Removing equalization from the constitution would require recipient provinces to agree, meaning Kenney’s threat carries little risk to Canada’s fiscal federalism. Yet strategic referendums expose the entire political system to unintended consequences. Disgraced UK Prime Minister David Cameron’s gamble on the Brexit referendum is a prime example of how best-laid plans can go awry. With other governments bringing their own baggage to the table, a yes vote on Kenney’s referendum could carry Canada into another divisive round of constitutional negotiations for which there is little public appetite.
Which of these types of referendum meets the democratic smell test? Only the first respects the accountability and pursuit of the public good embodied in liberal democracy. Indeed, it would seem undemocratic not to pose major constitutional questions to the public for a vote. Convenience and strategic referendums are sadly more common. Designed to avoid accountability or bend the public will to parochial ends, they are far less noble than champions of direct democracy contend.
TED MORTON RESPONDS TO JARED WESLEY
The debate over the pros and cons of referendums has a special relevance to Alberta today, given anticipation that Premier Kenney plans to hold referendums in conjunction with the 2021 municipal elections. He has promised to hold a referendum on Alberta’s participation in Canada’s equalization program if the federal government does not make substantial progress on the construction of new export oil and gas pipelines. The premier has also said he will proceed with any of his “Fair Deal” reforms only once Albertans have had the opportunity to vote on them in a referendum.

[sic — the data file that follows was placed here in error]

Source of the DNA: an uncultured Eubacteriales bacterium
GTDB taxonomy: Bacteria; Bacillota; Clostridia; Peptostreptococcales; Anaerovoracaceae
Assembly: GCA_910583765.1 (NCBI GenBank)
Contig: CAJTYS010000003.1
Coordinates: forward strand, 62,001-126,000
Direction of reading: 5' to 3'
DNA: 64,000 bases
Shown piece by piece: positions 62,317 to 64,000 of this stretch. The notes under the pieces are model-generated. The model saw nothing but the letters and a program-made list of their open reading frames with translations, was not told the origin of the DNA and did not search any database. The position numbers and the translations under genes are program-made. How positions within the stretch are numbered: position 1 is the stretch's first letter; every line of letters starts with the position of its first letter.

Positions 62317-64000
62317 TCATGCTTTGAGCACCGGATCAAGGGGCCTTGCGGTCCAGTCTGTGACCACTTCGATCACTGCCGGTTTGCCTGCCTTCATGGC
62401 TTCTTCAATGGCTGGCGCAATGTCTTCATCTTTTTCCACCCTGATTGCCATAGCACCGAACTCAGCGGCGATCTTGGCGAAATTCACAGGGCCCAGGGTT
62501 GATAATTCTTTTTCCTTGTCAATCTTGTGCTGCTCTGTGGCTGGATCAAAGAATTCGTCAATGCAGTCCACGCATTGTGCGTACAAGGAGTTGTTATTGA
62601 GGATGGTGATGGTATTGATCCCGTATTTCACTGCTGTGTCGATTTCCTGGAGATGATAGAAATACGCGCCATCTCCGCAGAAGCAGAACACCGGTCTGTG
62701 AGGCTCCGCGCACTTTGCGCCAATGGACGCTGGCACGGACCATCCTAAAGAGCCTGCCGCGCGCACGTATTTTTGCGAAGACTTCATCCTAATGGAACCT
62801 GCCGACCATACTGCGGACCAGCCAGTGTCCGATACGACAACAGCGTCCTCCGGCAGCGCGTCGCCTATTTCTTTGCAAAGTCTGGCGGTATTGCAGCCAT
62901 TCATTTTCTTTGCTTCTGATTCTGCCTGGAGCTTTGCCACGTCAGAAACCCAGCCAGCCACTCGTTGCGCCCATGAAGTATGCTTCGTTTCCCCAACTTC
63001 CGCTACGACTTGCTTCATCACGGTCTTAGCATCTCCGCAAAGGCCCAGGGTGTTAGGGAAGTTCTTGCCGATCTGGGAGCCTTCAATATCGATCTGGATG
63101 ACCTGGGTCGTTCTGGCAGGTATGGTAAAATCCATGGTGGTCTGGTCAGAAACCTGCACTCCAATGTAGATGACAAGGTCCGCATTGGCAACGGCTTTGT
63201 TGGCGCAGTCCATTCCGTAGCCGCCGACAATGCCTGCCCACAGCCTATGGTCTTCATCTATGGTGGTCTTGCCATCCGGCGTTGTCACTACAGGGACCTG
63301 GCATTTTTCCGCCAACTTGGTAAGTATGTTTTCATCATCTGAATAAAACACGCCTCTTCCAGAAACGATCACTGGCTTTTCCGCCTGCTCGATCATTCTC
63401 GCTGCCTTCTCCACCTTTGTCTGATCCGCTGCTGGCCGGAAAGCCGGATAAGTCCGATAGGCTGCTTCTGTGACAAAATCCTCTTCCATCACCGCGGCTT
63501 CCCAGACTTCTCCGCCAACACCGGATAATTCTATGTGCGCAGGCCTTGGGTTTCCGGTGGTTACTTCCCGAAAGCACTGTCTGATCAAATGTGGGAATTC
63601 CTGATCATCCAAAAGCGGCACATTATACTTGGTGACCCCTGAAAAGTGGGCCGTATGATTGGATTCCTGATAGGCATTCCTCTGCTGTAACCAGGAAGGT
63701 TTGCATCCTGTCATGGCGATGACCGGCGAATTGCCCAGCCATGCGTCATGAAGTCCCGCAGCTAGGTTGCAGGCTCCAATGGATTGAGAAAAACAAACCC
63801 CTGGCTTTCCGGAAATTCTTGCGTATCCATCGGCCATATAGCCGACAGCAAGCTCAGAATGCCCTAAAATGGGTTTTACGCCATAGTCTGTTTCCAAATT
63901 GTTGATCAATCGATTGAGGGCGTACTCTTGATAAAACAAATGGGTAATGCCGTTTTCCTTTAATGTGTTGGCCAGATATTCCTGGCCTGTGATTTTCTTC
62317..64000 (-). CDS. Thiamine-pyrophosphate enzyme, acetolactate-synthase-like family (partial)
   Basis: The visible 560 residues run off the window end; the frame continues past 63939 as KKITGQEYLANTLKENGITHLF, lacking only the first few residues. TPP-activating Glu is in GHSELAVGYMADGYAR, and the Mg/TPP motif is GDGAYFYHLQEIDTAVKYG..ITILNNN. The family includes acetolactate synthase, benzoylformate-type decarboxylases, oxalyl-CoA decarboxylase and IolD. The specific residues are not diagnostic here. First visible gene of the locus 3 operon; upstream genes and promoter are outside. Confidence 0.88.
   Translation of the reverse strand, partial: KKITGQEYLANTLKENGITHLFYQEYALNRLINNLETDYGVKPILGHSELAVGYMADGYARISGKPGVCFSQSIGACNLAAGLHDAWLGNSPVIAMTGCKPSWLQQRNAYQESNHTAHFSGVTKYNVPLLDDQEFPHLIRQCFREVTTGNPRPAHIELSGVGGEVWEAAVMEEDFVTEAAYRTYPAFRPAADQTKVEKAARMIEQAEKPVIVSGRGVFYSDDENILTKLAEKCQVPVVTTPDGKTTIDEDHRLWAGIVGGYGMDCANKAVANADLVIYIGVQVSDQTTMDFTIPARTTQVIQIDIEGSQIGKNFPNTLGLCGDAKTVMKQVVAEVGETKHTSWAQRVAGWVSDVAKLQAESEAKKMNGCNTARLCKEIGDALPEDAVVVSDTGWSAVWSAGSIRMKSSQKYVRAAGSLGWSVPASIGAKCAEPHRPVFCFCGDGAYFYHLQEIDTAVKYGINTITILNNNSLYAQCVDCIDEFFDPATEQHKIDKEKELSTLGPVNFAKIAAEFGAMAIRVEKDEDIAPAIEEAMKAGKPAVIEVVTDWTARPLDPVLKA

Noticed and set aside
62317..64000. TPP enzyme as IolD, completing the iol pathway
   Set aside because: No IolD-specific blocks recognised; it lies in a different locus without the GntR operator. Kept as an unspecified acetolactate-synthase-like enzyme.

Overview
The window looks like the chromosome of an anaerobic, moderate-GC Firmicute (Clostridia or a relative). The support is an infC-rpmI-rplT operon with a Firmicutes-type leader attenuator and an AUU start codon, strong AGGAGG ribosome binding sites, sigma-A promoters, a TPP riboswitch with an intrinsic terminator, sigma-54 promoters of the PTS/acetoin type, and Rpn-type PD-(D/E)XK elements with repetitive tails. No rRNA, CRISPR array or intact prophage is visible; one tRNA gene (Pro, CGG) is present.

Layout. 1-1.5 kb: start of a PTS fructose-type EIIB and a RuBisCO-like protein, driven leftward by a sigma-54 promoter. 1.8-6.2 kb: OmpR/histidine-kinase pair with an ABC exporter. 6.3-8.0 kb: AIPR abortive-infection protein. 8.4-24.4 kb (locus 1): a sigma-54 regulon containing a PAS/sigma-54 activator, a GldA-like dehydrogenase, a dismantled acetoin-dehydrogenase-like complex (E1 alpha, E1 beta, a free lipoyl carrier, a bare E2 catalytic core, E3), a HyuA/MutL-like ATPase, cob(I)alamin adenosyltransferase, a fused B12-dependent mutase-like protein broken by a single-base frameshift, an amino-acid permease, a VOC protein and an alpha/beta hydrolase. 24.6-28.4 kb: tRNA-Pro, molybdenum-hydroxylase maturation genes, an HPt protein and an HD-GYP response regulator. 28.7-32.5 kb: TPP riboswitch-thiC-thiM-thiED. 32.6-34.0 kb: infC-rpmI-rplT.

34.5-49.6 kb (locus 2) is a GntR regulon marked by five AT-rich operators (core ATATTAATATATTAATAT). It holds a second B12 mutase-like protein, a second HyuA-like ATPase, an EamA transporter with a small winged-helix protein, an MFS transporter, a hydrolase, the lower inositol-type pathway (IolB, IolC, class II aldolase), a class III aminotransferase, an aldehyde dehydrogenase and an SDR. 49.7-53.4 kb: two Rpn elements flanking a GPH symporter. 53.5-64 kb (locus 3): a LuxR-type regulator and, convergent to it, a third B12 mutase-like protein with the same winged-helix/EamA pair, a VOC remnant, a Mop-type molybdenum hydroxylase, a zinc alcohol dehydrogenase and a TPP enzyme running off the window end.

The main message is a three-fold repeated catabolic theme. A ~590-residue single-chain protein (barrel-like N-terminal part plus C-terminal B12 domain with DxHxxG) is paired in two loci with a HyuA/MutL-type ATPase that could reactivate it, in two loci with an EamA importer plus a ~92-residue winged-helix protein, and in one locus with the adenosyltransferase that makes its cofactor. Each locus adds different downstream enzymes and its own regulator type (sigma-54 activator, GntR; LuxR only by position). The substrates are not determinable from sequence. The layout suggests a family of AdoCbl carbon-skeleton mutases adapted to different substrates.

The legal and political precedents for the referendum to abolish equalization come from the Quebec Secession Reference. The Supreme Court wrote that a “clear majority” on a “clear question” to separate triggers a duty for Ottawa and the other provinces to negotiate with the separatists. If this is the rule to leave Canada, then certainly it is the rule to reform Canada. The constitutional principle of democracy, the court wrote, confers “a right to initiate constitutional change on each participant in Confederation. …the existence of this right imposes a corresponding duty on the participants in Confederation to engage in constitutional discussions in order to acknowledge and address democratic expressions of a desire for change in other provinces.”